Why buy a fake?

This is very odd.

Back in 2015 I wrote about an item which was advertised for sale at a respectable Stourbridge auction house. This was said to be a telegram sent in 1944 to 617 Squadron by Air Chief Marshal Sir Arthur Harris about the death on operations of Guy Gibson and his navigator Sqn Ldr James Warwick. Even without seeing the item, I listed five separate reasons why I considered that the telegram was a worthless modern fake and I’m glad to say that the auctioneers agreed and removed it from sale.

But now, a photograph of the same item has emerged for sale on eBay. Yours for the princely sum of £3.50. (Don’t all rush at once.)

It’s being sold by someone with the catchy vendor name of 4256970mnr, who seems to specialise in making photographs of other photographs, chiefly of Dams Raid artefacts. The most expensive item he has for sale is going for £9, so it’s not a highly lucrative business.

But what is most puzzling is Mr Mnr’s description of the Harris “telegram”:

“The original telegram is doubted to be genuine – but is of interest.” There’s no doubt about it. It’s a fake, pure and simple. I wouldn’t spend even £3.50 on it.

10 thoughts on “Why buy a fake?

  1. Lisa Ingham December 9, 2020 / 4:16 pm

    Always someone wanting to make a fast buck.
    Hope you recieved the email

    • charlesfoster December 9, 2020 / 5:45 pm

      Yes I got the email. Reply on way!

  2. Mohne all the time . December 9, 2020 / 4:40 pm

    I watch the items of this seller regularly.. He sometimes comes up with photo’s and other items that I have not even seen (which may I add are copies). I am sure he would not have copyright on a lot of the items he sells.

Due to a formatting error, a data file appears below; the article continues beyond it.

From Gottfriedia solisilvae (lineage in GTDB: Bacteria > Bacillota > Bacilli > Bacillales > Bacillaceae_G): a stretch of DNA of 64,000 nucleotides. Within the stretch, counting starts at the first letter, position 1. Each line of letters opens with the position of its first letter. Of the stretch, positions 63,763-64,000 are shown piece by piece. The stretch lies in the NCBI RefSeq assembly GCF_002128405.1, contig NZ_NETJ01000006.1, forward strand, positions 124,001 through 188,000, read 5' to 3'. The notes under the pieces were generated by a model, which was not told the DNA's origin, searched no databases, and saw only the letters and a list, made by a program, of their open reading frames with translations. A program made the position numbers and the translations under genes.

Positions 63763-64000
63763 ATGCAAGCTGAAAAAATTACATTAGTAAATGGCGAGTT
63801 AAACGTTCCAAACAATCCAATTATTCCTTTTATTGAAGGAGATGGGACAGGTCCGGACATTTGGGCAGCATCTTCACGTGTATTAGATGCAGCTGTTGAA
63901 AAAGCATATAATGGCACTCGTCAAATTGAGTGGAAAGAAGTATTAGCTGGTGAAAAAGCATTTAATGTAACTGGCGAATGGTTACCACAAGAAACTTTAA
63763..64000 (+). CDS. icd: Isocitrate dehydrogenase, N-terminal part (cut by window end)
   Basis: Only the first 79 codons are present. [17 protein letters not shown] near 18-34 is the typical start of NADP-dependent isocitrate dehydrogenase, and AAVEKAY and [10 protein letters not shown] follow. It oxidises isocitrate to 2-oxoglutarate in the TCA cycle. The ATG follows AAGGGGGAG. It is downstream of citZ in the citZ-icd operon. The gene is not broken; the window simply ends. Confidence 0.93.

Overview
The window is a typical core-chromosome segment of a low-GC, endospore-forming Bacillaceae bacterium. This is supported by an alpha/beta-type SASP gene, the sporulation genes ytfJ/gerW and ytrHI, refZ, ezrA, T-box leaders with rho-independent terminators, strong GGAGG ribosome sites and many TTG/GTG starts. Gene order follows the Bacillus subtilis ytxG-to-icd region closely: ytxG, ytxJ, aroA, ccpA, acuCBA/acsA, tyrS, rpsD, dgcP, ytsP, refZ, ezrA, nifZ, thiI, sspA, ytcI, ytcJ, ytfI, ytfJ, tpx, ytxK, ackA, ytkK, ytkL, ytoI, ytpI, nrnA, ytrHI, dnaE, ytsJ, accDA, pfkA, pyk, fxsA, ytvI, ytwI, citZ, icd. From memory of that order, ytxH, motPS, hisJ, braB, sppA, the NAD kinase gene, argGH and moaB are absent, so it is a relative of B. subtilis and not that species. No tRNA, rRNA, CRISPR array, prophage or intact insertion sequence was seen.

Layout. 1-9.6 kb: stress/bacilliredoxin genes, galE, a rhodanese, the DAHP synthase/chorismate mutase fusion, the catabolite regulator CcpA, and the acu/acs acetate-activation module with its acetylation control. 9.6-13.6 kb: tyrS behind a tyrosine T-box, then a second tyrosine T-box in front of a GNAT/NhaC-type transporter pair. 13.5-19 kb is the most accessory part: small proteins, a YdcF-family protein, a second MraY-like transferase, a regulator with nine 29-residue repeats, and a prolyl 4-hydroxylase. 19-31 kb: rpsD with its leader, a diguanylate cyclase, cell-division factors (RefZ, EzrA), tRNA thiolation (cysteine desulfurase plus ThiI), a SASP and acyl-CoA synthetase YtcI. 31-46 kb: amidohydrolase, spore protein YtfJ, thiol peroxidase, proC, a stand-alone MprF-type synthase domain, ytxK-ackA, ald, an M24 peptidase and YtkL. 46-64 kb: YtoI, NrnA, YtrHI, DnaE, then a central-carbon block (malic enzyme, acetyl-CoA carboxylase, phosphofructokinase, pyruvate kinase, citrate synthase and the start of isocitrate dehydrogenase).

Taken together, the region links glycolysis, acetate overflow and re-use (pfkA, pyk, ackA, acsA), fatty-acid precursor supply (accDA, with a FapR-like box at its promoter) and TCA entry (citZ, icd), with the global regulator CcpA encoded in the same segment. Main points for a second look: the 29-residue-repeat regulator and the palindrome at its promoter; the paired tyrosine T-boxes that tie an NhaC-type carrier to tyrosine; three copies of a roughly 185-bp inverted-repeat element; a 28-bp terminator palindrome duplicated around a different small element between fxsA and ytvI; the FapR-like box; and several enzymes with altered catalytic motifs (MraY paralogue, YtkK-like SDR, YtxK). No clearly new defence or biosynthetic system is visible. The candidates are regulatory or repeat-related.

3. Martin Davies December 9, 2020 / 4:56 pm

    What were the five reasons that you gave for that telegram being fake ? Would be interesting to know, as it’s clearly had a fair amount of work to make it seem genuine to the novice.

  4. Frank & Valerie Ellis December 9, 2020 / 7:13 pm

    Excellent – keep it up …..

  5. Michael Kell December 9, 2020 / 8:52 pm

    Unfortunately nothing these days is sacred or safe when it comes to scamming people for money.

    • charlesfoster December 9, 2020 / 9:07 pm

      Michael — I think I should make it clear that I am not accusing this particular vendor of scamming anyone. However, the item he has copied was clearly a fake and was made by someone with intent to deceive. CF

  6. Birchall December 9, 2020 / 11:55 pm

    The aiming sight for the dam towers is described by bomb aimed j Jensen as a plywood triangle made at base the raf historical branch report operation chastise covers the plywood triangle sight

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